Prominent art world figures were in attendance to celebrate the tenth anniversary of the jewellery house Repossi’s Antifer collection last night, at a cocktail party co-hosted by The Art Newspaper. Guests ranging from the artist Daniel Lismore to the Financial Times editor Josh Spero gathered at Toklas restaurant in central London, where they were presented with a new series of artworks created especially for the occasion.
The Repossi brand, founded in 1957 in Turin, Italy, is known for its minimalist motifs and an approach to design inspired by art, nature and architecture. This is reflected in the Antifer collection, which features rings created by hand, using the lost wax casting technique, in which molten metal is poured into a mould shaped by wax. Their motif is recognisable for its protruding peak emerging from an otherwise harmonious shape, while its name derives from the sheer Antifer cliffs in Normandy, France.
Repossi began marking the Antifer anniversary this summer, with the launch of five new rings, as well as three other pieces of high-end jewellery that follow the collection’s philosophies. Among them is necklace with 62 square-cut diamonds set across two pendants. The brand also hosted an exhibition, at Amelie, Maison d’Art in Paris, of work by artists that reinterpreted Antifer’s design through mediums such as sculpture, photography and prints.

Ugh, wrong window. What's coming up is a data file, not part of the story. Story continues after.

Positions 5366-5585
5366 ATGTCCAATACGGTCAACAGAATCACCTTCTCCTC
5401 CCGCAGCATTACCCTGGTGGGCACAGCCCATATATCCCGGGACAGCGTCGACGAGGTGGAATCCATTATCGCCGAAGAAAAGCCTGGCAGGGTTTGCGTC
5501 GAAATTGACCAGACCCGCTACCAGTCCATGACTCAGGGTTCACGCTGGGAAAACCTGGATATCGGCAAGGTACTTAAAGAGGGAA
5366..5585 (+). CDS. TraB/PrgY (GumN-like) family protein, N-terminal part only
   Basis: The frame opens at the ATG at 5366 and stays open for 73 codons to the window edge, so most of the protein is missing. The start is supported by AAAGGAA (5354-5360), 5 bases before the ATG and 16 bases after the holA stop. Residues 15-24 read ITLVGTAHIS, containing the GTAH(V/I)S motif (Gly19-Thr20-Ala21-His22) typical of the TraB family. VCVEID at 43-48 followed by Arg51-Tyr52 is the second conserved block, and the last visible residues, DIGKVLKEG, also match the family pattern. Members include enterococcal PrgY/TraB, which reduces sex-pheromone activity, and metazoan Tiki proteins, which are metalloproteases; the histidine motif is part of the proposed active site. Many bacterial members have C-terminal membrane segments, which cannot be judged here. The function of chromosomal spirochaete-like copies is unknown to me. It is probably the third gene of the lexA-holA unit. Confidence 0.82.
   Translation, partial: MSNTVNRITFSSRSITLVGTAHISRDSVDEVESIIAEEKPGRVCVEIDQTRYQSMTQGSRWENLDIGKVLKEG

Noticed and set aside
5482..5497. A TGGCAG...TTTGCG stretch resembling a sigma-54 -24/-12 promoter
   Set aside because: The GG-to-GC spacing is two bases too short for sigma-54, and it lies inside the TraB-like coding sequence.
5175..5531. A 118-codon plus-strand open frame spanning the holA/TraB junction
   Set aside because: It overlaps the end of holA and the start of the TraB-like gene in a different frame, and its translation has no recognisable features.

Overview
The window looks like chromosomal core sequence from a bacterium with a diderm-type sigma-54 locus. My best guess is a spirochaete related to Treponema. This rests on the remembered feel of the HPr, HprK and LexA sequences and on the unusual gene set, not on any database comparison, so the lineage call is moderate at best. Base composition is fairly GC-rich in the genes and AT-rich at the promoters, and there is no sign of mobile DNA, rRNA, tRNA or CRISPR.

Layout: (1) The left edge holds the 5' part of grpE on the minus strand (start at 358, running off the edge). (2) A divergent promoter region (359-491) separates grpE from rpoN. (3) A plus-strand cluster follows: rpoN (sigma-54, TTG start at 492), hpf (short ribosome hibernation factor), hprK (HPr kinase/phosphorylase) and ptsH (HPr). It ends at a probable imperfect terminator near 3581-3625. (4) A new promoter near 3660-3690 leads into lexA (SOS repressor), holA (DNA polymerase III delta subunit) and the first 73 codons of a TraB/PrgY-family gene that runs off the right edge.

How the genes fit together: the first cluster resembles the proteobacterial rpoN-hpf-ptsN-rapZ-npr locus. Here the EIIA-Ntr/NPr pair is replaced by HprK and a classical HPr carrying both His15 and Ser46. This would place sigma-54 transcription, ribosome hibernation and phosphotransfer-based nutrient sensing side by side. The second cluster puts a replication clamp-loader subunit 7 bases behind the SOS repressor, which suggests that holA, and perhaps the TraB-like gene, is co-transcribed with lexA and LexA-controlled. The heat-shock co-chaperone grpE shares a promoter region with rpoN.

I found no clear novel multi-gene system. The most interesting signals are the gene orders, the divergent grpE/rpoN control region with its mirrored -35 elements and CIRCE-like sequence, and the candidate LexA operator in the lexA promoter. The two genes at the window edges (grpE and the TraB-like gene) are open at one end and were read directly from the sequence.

At Toklas, the new additions to the collection were displayed in glass vitrines in the centre of the room. Tributes were taken a step further, too, as Repossi revealed a new set of ceramics by the artist Martha Freud made in tribute to Antifer. Freud said in a statement that she wished to respond to the geological origins of the collection—taking it “back to that original ‘rock’ formation by working the motif back into ceramics”. She also responded to artists referenced by Antifer jewellery such as the American minimalist Donald Judd. The resulting works, which were displayed across one wall, range from stacked ring-like candles to a wall work featuring white porcelain painted on black. And a series of framed light sculptures covered in volcanic sand which, when illuminated, turn an alluring gold.
The newly commissioned pieces struck a chord with guests, with Lismore saying: “I love Martha, I love her ideas and I love that she's painted in porcelain, which I've never seen before. It's really hard to work with [as a material]—I don't think people realise.“
Martha went into more detail on the evening: “I keep having more and more ideas of what I want to do with this collection: even last night as I was falling asleep. It's so inspiring and [the motif is] such a beautiful shape. What I love about it is it's a suggestion—where you take it can be loud and shiny but it can also be quite discreet and subtle.“
Anne de Vergeron, the chief executive officer of Repossi, says: “Most of the time, our pieces draw inspiration from art. I'm discovering Martha's final works for the first time now... and I'm absolutely amazed by the variety. What I really like is the fact that she is using porcelain. It's such a nice addition to what we've done previously. It's a completely different perspective.”